The Companion to Public Space (Routledge), edited by Vikas Mehta and Danilo Palazzo, draws together an outstanding multidisciplinary collection of specially commissioned chapters that offer the state of the art in the intellectual discourse, scholarship, research, and principles of understanding in the construction of public space.
UQ|UP team members have contributed two chapters:
Chapter 14: Global homogenization of public space? A comparison of “Western” and “Eastern” contexts
Tigor Panjaitan, Dorina Pojani, Sébastien Darchen
The nature of public space and the challenges that it faces are, for the most part, formulated based on observations in developed Western countries. Through a literature review and our research in Southeast Asian cities, we argue that theories on public space that apply to the West do not necessarily fit the context of “Eastern” cities. Traditionally, differences in the public sphere between Western and Eastern cultures have been physically translated into specific features and characters in the respective public spaces. However, we also recognize and explore converging trends in the nature of public space in both the West and the East, which are due to neoliberalism and privatization, coupled with globalization.
Chapter 20: Private, hybrid, and public spaces: Urban design assessment, comparisons, and recommendations
Els Leclercq, Dorina Pojani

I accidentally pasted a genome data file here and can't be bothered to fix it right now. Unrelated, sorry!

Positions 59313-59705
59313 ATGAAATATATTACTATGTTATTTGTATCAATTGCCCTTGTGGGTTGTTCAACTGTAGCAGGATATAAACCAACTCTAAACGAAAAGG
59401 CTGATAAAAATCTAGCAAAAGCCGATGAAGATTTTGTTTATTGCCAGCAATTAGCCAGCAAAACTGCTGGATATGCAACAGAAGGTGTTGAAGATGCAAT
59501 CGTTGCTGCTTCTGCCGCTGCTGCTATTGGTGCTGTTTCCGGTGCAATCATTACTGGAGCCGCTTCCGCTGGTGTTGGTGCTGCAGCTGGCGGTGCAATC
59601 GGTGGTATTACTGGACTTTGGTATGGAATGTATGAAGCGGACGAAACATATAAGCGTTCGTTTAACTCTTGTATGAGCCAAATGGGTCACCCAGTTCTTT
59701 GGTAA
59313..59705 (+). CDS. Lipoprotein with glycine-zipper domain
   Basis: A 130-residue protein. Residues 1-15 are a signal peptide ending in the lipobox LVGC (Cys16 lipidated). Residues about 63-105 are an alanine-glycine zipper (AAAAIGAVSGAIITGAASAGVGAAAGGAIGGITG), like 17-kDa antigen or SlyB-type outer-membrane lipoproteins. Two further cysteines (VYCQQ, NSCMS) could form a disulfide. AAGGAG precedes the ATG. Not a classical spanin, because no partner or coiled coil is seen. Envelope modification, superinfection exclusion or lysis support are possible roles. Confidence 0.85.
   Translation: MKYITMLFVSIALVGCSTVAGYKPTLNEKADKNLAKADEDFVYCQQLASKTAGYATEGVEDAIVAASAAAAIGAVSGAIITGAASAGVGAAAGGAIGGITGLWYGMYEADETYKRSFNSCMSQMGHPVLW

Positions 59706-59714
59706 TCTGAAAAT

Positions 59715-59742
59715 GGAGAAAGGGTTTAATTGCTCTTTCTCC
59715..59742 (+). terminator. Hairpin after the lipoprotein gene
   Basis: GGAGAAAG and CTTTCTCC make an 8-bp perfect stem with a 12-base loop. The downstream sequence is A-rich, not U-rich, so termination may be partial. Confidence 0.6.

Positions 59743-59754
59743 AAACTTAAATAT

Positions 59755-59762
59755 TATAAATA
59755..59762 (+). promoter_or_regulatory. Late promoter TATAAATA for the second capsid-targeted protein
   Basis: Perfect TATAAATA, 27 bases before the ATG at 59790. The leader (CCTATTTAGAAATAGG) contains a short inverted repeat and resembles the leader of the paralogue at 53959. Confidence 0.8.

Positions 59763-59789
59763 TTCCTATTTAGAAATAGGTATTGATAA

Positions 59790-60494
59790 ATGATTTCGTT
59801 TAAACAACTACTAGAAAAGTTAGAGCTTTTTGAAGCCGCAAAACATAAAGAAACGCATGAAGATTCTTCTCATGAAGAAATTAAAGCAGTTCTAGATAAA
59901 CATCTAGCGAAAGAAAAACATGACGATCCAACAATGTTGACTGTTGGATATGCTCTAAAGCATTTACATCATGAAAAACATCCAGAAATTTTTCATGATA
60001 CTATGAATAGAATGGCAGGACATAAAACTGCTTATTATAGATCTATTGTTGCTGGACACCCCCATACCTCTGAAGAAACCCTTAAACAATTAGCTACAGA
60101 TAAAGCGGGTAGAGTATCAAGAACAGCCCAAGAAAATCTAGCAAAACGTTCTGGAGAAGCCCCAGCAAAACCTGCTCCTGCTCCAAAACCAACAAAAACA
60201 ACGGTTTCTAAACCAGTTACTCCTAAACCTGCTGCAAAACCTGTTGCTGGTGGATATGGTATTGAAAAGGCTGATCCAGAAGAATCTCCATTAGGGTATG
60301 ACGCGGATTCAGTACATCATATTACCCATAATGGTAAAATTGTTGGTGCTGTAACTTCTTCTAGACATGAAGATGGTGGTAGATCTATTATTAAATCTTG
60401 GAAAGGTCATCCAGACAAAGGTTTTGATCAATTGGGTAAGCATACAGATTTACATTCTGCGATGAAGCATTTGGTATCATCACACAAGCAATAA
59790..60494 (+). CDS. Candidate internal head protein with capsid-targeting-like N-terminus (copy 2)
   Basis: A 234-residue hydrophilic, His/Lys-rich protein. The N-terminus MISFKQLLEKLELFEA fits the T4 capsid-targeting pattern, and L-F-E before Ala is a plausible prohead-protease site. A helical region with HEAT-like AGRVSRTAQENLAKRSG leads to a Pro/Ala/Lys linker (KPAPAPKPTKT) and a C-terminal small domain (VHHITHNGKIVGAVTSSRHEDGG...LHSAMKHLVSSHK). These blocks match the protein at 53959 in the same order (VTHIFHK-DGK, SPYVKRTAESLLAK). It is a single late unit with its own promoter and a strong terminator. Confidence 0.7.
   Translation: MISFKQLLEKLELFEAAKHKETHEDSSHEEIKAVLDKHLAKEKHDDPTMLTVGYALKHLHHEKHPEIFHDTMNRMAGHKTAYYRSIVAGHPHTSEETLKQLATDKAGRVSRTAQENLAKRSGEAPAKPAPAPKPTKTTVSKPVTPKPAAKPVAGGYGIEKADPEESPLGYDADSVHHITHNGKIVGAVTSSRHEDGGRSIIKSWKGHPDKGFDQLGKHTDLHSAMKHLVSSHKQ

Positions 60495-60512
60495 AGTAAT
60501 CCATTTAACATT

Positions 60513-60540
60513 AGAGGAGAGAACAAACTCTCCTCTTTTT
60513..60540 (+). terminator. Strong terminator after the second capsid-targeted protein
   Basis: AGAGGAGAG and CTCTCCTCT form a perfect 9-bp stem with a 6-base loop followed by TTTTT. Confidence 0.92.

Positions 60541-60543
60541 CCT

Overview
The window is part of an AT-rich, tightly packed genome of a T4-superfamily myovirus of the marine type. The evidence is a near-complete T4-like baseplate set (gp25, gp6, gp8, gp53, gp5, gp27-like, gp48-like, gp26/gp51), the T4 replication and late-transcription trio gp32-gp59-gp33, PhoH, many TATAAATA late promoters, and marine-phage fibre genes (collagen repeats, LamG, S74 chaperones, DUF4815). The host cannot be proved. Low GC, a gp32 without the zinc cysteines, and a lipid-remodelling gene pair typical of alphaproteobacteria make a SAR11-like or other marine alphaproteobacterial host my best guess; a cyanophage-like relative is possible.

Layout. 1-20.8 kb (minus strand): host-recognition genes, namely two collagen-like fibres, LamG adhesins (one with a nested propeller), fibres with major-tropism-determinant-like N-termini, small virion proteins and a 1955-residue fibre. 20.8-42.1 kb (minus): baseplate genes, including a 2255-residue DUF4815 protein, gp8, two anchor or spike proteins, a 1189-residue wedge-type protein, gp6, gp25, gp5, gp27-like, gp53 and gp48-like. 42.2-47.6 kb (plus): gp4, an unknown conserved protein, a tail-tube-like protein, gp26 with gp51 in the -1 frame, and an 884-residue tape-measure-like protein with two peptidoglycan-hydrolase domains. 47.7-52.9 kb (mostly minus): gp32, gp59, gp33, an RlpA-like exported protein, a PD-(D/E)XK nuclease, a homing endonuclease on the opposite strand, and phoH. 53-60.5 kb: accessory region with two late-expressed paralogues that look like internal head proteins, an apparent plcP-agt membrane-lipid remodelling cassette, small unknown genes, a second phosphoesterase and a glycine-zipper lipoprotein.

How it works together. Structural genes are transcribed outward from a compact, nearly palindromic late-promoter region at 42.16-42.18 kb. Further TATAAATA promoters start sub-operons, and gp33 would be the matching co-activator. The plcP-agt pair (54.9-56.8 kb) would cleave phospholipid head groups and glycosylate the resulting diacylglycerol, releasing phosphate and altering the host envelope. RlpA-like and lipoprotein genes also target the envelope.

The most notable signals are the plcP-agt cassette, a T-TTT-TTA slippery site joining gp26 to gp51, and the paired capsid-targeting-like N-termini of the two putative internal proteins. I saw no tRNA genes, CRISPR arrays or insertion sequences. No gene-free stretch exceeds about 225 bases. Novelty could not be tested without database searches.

This study undertakes a systematic visual assessment of three different projects in Liverpool (UK), which are ostensibly public. The case studies include an entirely private development, a public-private partnership, and a public project taken over by a community organization. The analysis reveals that, while lacking in ‘publicness,’ privatized spaces can be quite popular with users because they possess high urban design quality and offer engaging activities. Hence, the authors argue in favor of expanding the notion of public space to include spaces produced through private finance and planning. However, ‘publicness’ should be preserved by programming spaces and setting aesthetic and access rules that do not override values such as diversity and inclusivity. Designers can enhance the public nature of these spaces by allowing for greater flexibility in use and more opportunities for spontaneous and temporary appropriation. This is crucial in order to safeguard space that is open to the public as an arena for democratic participation, deliberation, and action. Another issue is what the scope of surveillance – including public or private CCTV cameras, police/security officers, and controversial facial recognition devices – should be. This issue must be the subject of serious public debate and engagement, which designers could facilitate.